Identity theft numbers: Javelin vs. FTC
So there was a bunch of press last week from a company (Javelin) claiming that ID theft was falling. Consumer Affairs has a long article contrasting Javelin and FTC numbers, well summarized by the claim that “FTC Findings Undercut Industry Claims that Identity Theft Is Declining.”
I think that there’s an interesting possibility which isn’t getting enough analysis, and that is that the probability of knowing how you were impersonated is conditional on knowing the impersonator.
Let’s start with some numbers:
- 26% of victims can name the perpetrator
- Of those 26%, 40% know the perpetrator (that is, just over 10% of id theft is known to have been performed by someone who the victim knows)
There are a number of statements that are consistent with the data:
- The 26% of victims who can name the perpetrator are randomly selected from the set of all ID theft victims (or)
- There is a correlation between “knowing the perpetrator” and “being able to name them.”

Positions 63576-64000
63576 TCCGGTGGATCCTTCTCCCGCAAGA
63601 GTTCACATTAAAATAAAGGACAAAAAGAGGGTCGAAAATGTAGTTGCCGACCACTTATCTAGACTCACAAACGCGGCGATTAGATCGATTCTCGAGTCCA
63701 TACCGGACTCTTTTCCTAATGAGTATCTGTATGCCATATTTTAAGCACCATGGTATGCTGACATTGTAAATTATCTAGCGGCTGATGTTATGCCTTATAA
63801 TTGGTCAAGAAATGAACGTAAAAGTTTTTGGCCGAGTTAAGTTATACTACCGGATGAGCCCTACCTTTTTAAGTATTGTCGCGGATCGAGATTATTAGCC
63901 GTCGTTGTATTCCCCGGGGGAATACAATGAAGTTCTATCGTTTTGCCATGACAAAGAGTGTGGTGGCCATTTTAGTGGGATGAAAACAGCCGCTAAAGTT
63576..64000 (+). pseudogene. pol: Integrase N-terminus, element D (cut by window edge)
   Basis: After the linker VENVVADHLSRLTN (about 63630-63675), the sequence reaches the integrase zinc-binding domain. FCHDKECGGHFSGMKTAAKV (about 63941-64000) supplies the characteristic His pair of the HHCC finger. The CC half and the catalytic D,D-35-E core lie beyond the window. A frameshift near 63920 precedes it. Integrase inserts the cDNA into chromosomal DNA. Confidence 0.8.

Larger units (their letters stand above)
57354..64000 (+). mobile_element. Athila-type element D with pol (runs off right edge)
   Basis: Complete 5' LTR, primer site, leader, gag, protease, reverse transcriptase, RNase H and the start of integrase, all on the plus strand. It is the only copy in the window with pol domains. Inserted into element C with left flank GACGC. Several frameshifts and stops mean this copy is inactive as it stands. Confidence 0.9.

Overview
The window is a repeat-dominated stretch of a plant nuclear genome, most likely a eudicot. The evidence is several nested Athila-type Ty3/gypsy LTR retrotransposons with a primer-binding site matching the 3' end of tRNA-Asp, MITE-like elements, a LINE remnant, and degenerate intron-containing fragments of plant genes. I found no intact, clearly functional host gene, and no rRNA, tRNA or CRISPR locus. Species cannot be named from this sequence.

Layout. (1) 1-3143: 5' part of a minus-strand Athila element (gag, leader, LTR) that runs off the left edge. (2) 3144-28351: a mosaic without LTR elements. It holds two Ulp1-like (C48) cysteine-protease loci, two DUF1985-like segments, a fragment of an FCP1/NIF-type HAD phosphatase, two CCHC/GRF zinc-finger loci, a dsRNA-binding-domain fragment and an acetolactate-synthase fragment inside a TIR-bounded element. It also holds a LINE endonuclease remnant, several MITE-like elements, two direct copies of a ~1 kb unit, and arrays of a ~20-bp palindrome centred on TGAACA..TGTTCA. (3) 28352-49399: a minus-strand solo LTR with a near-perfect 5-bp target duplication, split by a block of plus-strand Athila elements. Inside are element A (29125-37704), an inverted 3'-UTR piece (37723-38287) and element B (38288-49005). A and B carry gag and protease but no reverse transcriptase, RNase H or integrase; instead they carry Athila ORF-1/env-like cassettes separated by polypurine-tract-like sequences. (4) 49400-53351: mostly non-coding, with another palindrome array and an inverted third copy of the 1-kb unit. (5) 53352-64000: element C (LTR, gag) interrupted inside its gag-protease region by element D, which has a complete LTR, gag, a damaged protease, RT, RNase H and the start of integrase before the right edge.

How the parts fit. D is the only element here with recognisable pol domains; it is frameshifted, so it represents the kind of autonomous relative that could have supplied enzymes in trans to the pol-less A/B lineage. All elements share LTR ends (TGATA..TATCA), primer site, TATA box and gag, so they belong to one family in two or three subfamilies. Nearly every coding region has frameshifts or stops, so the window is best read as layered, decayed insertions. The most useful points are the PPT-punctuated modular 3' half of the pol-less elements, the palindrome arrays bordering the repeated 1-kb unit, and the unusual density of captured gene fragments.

Intuitively, there’s some logic to the latter. If cousin Alice goes to jail, she’s going to be the subject of family gossip. Now, if (1) is true, then for all ID theft victims, 40% should know the perpetrator. If (2) is true, then perhaps 11% of ID theft is committed by someone who the victim knows, and 90% of that is detected. Perhaps it’s 90% of ID theft is committed by someone who the victim knows, and that’s only detected 27% of the time. Intuitively, I find the first possibility easier to accept: that in most local ID fraud, either because of the police making an effort to tell the victim about it, or because someone goes to jail, or because bill collectors end up providing information (such as an address or phone #) that helps the victim identify the perpetrator, the victim discovers that it was locally done.
It might well be possible to test these hypotheses.
(Consumer affairs link via Pogo Was Right. Photo by DJ Wudi)